Archive for North Carolina
On July 13, a federal court in Winston-Salem will hear North Carolina NAACP v. McCrory, our lawsuit to reverse North Carolina’s. North Carolina’s law is the first and the worst since the 2013 Shelby v. Holder decision that gutted the Voting Rights Act of 1965. Our voting rights, gained because people stood up despite great consequences in Selma and across the South, have been compromised.
The outcome of this historic case in North Carolina will have an impact on voting rights across the nation. This is a battle for voting rights for all of us.Just like in Selma, we must march!
Join us in Winston-Salem on July 13 at 5:00 p.m. for a Mass Moral Monday March for Voting Rights.
This is Our Selma!
Activists believe Winston-Salem was chosen as the venue for hearing the case because its small size. Few observers will get inside and no audio or video feed will be available. The NAACP will nonetheless hold a press conference at 8 a.m. at the courthouse, plus other events during the day, prior to the planned march led by Rev. Dr. William J. Barber II, president of the North Carolina NAACP and leader of the weekly Moral Monday marches.
Republicans in the legislature appear nervous about the case. After hundreds of citizens spoke against the law at State Board of Elections forums held across the state, the legislature amended the law to loosen the ID requirements just weeks ahead of the July hearing. Think Progress:
[V]oters who lack the an ID will still be able to cast a ballot, but only if they sign an affidavit swearing they fall into one of the acceptable categories of reasons they couldn’t obtain a government photo ID: a lack of transportation, disability or illness, lost or stolen photo ID, a lack of a birth certificate or other documents to obtain a photo ID, work schedules or family responsibilities. The voter would also need to present an “alternate form of identification,” the last four digits of their Social Security number, and their date of birth.
That is, they swapped out some of the barricades against voting for hoops.
Yet the voter ID provision — which does not allow for the use of student IDs — is just one piece of the sweeping voting law overhaul that the state passed just weeks after the Supreme Court struck down a cornerstone of the Voting Rights Act. The law also eliminated same-day voter registration, cut a full week of early voting, barred voters from casting a ballot outside their home precinct, ended straight-ticket voting, and scrapped a program to pre-register high school students who would turn 18 by Election Day.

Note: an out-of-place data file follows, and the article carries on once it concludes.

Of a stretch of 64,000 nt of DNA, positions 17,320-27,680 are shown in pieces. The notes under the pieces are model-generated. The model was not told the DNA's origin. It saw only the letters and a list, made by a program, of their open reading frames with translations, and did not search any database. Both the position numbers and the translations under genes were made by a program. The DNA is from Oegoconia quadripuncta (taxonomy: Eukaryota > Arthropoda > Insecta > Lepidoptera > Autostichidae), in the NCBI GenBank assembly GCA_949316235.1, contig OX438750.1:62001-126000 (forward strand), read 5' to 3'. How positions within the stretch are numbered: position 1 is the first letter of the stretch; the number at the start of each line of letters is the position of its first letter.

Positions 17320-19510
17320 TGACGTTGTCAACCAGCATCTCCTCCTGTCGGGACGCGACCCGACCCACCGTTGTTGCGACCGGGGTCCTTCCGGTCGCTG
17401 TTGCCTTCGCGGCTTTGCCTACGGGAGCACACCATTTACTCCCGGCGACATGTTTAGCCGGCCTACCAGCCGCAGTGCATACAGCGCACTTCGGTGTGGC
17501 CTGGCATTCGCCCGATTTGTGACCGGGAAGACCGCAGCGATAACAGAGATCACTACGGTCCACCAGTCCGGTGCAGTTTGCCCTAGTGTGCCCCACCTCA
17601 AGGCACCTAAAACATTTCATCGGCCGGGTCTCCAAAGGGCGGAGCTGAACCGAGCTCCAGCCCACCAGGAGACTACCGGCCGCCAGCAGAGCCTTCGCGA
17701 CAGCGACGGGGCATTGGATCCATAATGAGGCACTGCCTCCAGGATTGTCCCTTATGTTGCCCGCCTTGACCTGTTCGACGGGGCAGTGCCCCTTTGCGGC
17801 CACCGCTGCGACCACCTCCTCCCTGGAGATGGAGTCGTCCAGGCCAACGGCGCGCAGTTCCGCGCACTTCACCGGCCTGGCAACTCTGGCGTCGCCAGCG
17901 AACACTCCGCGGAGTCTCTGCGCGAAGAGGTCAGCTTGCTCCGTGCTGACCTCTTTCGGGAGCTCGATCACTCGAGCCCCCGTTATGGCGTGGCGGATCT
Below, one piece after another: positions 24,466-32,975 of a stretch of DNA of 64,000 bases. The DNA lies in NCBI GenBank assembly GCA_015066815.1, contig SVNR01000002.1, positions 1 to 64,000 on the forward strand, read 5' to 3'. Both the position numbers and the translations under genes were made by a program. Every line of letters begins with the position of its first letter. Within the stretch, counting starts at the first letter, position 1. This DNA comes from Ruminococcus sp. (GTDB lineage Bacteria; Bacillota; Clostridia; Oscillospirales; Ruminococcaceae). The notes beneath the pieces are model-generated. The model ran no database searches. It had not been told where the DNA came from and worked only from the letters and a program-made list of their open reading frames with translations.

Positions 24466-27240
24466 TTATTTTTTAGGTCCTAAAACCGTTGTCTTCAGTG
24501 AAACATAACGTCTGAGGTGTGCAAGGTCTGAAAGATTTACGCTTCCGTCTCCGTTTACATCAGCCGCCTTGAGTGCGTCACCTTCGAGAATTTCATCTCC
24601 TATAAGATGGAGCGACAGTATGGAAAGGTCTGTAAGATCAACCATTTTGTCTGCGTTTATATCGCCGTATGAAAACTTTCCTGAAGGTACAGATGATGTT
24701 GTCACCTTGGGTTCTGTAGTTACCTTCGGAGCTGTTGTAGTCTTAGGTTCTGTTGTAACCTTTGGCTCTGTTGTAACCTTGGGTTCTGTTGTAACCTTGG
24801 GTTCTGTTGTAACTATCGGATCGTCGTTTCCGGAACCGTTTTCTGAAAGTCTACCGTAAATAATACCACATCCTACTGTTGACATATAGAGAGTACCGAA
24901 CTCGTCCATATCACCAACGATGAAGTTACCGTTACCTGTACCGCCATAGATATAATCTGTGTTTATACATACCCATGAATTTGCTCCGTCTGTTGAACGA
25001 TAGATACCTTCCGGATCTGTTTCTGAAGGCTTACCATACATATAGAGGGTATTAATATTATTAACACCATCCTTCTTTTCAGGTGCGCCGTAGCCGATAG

It rolls into a single piece of legislation just about all of the tools we’ve seen legislatures use in recent years to try to make it harder for people to register and vote.
On Monday, we’ll see if we can’t roll it back.
(Cross-posted from Hullabaloo.)
Atlantic‘s Emma Green cites attorneys David Boies and Theodore Olson on the effect Citizens United has had on local races across the country. The two debated the effects at the Aspen Ideas Festival this week. But let’s begin, as she does, quoting Norm Ornstein:
Loads of money—mostly conservative—went into judicial-retention elections in the last cycle in Florida, following a similar experience in 2010 in Iowa and Illinois. We saw similar efforts on a smaller scale in other states, including Wisconsin and Michigan. All had a ton of attack ads. Those efforts have exploded in the 2014 elections. In North Carolina, where repeal of the state’s Judicial Campaign Reform Act by the right-wing legislature opened the door to a further explosion of campaign spending, and where the GOP sees retaining a majority on the court (ostensibly, but risibly, nonpartisan) as a key to their continued hegemony in politics, the Republican State Leadership Committee spent $900,000 on an unsuccessful primary campaign to unseat Justice Robin Hudson, and will target Court of Appeals Judge Sam Ervin IV in his second attempt to move to the Supreme Court (the first one, in 2012, cost $4.5 million or more).
Ervin won that Supreme Court seat (defeating incumbent Robert N. Hunter, Jr.) as did incumbent Democrats Hudson and Cheri Beasley in these officially nonpartisan elections.
In Aspen, Ted Olson, who represented Citizens United lobbying firm, began:
Stick a fork in it. Another of those public-private partnership deals is done. Investors are ready to bail:
Barely 10 years after paying the city $1.83 billion for the right to run the Chicago Skyway for 99 years, a Spanish-Australian group of investors has put the historic tollroad concession deal up for sale.
The Skyway concession company’s executives have informed Mayor Rahm Emanuel’s administration they’re trying to sell their interest in running and collecting tolls from the 7.8-mile-long road on Chicago’s South Side, city officials said Monday.
And right on schedule, too. I described how these go down in December: